Contaminated Equipments: A Source of Hospital Acquired Infections among Patients at Critical Areas of Holy Family Hospital, Rawalpindi


  • Irum Anwar, Kiran Ahmad, Shireen Rafiq, Taqweem Ul Haq, Zobia Aslam, Saeeda



Introduction: A nosocomial infection is contracted within a period of 48 hours following admission to a hospital or within 48 hours after being discharged from the hospital. Patients in the intensive care unit (ICU) are vulnerable to infections due to various factors, including their pre-existing medical conditions, medical procedures such as surgery, intubation, and catheterization, as well as their potential exposure to microorganisms from fellow patients. In addition to this, the presence of contaminated equipment represents a significant contributor to the occurrence of hospital-acquired infections caused by multidrug-resistant organisms among patients in critical areas.

Methods: This cross-sectional study was conducted in coronary care and critical areas of Holy Family Hospital, Rawalpindi. A total of 415 samples were processed at the microbiology laboratory over a 4 month period from which 112 were swabs taken from equipment of the Medical, Surgical and Pediatric intensive care Units (MICU, SICU, and PICU) and the Coronary Care Unit. The remaining 303 samples were blood, urine, tracheal secretions/tips, pus and Foley tip cultures received in the microbiology laboratory from MICU, SICU, CCU and PICU. Samples were cultured on the appropriate media and observed after the required period.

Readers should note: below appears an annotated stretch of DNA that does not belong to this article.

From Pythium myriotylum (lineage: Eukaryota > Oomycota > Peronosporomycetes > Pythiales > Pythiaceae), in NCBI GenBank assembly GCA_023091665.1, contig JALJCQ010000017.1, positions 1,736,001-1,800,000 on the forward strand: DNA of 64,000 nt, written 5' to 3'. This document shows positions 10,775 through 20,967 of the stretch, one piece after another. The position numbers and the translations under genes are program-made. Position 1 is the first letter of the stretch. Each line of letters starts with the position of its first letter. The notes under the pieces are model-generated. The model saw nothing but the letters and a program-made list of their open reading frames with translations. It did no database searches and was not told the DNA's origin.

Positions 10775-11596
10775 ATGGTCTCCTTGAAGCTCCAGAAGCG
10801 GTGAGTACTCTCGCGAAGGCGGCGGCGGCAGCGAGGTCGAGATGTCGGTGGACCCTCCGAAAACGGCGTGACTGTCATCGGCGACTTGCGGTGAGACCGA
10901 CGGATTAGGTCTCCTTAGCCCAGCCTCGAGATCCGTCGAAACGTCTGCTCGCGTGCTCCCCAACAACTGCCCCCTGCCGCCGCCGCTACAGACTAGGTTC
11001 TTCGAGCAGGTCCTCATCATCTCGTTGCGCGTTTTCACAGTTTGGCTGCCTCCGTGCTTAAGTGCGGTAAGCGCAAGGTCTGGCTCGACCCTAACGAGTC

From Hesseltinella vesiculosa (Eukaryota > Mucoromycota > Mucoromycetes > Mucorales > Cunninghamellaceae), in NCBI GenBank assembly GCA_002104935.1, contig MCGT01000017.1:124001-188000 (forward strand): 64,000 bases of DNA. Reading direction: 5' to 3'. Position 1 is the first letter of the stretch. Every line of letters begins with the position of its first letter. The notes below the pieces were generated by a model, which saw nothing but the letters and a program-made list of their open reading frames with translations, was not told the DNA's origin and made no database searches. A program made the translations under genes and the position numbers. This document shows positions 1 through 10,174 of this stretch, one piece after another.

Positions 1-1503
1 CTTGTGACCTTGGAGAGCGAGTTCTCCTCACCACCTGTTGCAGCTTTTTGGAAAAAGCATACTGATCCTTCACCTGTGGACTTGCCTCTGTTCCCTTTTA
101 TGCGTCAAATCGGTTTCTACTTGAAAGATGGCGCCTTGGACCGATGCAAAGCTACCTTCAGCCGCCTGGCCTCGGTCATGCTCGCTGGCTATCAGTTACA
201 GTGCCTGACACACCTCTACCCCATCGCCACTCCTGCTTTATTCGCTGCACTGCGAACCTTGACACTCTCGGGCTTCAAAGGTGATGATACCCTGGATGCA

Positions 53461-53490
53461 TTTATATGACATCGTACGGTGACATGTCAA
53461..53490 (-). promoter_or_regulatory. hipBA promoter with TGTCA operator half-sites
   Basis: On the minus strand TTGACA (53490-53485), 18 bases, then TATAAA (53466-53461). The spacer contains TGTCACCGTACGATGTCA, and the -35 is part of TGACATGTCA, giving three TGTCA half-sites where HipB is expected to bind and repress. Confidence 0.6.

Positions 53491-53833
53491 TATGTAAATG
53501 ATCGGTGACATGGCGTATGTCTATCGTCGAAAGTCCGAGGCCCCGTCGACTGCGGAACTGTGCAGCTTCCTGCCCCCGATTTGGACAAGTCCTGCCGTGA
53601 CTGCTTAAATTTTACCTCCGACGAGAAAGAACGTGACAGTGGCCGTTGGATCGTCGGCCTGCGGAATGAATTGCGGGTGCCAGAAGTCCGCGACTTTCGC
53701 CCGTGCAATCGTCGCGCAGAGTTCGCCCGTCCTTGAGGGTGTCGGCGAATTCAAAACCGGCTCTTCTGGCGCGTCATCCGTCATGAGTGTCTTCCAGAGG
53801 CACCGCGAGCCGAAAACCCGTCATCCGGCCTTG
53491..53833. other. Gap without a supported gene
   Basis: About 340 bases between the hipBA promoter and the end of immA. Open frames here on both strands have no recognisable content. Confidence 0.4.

Results: High levels of contamination (58.03%) were identified on a wide range of healthcare equipment. The total of infected patients were 37.6%. Most common infection site was the respiratory tract. Acinetobacter spp. was the most predominant isolate among patients in MICU, SICU and CCU while Klebsiella spp. was the predominant isolate from the PICU.

Conclusion: A significant degree of contamination is observed across a diverse array of healthcare equipment. Nevertheless, the prevalence of contaminated instruments and the subsequent potential for acquiring a healthcare-associated infection (HAI) can be significantly mitigated through the consistent implementation of cleaning, disinfection, and sterilization protocols for medical equipment.

Keywords: hospital acquired infections, Contamination, equipment, pathogens.